(Phys.org) —A team of international researchers has, after conducting a new, more thorough study of the clam known as Ming the Mollusk, found it to be 507 years old, making it 102 years older than was originally thought.
The saga of the famous clam began back in 2006 when climate researchers pulled the ocean quahog (Arctica islandica) from the bottom of the sea near Iceland. Scientists have known for quite some time that a clam's age can be found by counting the bands in its shell—a new one is grown each summer. The original count was 405, which meant that the clam was the oldest organism ever found. Now, it appears that the original researchers made some mistakes—a new count reveals that the clam actually has 507 bands, which means it was born in 1499.
The age of the clam caused great excitement in the press at the time, leading the research team to christen the mollusk Ming, after the Chinese dynasty. Unfortunately, the same research team split the clam open to get a look inside, killing it, thus, it has not aged since. But still, the record remains.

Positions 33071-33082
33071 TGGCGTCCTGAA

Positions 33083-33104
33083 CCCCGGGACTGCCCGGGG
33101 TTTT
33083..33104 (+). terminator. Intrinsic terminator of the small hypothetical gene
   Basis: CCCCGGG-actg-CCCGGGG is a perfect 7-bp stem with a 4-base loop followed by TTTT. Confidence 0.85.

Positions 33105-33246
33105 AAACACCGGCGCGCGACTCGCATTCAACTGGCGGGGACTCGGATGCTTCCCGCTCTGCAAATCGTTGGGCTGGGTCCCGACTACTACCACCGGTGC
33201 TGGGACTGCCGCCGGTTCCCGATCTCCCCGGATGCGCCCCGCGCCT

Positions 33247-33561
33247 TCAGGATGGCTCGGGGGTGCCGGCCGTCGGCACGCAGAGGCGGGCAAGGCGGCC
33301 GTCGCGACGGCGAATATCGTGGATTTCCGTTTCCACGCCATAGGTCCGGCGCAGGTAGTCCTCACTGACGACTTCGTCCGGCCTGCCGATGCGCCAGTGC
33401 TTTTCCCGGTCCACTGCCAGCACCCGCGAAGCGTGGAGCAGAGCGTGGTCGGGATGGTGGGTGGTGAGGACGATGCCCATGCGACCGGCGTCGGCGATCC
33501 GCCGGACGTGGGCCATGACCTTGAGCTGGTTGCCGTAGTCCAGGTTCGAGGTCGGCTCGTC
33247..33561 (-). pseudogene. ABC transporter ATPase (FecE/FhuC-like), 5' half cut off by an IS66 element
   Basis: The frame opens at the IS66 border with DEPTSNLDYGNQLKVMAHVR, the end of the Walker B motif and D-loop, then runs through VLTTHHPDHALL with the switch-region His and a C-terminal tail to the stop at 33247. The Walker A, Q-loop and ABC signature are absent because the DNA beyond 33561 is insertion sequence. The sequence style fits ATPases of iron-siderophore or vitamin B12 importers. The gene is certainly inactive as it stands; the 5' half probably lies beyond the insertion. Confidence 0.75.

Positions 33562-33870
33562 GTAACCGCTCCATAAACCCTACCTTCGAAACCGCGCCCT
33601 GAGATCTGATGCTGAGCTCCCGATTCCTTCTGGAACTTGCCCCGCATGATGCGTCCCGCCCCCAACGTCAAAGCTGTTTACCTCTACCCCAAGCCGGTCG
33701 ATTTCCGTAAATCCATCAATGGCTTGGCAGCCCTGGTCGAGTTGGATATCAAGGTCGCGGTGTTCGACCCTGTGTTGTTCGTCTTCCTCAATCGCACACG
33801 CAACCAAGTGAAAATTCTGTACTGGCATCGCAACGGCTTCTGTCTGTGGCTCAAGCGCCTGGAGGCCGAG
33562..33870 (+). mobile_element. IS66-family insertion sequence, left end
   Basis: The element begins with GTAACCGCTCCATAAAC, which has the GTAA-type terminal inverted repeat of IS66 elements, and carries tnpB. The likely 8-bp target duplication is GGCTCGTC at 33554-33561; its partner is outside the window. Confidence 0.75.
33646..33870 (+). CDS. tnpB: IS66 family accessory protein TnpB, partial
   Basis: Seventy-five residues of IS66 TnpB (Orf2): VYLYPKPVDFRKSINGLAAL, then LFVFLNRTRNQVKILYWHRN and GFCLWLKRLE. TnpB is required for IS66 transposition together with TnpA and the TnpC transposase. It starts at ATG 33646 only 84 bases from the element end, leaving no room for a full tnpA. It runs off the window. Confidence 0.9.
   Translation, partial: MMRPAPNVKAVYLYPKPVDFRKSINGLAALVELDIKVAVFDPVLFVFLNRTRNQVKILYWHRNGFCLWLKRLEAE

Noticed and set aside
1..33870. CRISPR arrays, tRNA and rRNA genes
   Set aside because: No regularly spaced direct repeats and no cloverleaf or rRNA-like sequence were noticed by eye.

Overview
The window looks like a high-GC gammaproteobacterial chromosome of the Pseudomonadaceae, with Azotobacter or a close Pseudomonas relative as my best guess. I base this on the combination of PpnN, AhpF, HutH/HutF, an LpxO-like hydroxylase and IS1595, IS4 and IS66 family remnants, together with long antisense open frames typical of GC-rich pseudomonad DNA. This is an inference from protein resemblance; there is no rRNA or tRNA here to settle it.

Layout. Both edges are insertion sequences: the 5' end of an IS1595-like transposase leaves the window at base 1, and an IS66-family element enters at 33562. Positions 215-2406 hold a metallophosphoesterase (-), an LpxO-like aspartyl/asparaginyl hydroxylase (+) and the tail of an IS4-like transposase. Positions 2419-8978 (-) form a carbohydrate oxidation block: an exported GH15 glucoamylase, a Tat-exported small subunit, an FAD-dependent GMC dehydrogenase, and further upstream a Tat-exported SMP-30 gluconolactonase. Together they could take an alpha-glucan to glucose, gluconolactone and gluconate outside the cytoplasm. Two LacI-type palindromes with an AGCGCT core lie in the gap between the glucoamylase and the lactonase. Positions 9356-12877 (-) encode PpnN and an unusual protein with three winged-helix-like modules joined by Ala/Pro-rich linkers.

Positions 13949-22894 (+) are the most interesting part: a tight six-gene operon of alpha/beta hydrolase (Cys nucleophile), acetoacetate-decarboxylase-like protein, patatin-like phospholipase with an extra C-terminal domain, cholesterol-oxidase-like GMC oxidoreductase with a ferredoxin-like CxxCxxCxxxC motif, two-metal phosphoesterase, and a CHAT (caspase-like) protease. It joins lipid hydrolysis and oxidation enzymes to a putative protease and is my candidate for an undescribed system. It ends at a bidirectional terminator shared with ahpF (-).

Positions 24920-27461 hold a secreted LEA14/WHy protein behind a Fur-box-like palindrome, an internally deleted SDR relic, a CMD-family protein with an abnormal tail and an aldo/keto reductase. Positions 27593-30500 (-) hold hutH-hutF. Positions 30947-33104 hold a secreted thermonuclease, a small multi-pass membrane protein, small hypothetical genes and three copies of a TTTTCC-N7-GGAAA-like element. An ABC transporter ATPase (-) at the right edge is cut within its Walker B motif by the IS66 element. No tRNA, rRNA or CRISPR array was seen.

This time around, the researchers used a variety of techniques to verify the clam's age. In addition to counting the bands on its outside and near the ligaments where the shells of the two halves join, the team used carbon-14 dating and even compared changes in more recent growth bands with other organisms that lived in the same environment. They are confident they have the age right this time.
Pushing the year back over a century means the clam was born just a few years after Columbus discovered America, and was sitting down there at the bottom of the ocean through the Reformation, the establishment of the Romanov dynasty in Russia, the building of the Taj Majal in India, two world wars—countless moments in human history.
Finding such an example of an organism that lives so long has spurred research into how it achieves such a feat, and perhaps, ways that we humans might gain some years as well (the study was partly funded by the organization "Help The Aged"). Also, by studying each band layer, researchers are able to ascertain the ocean temperature for every year over the past five centuries—data that is sure to prove helpful in measuring the impact of greenhouse gases on global warming.
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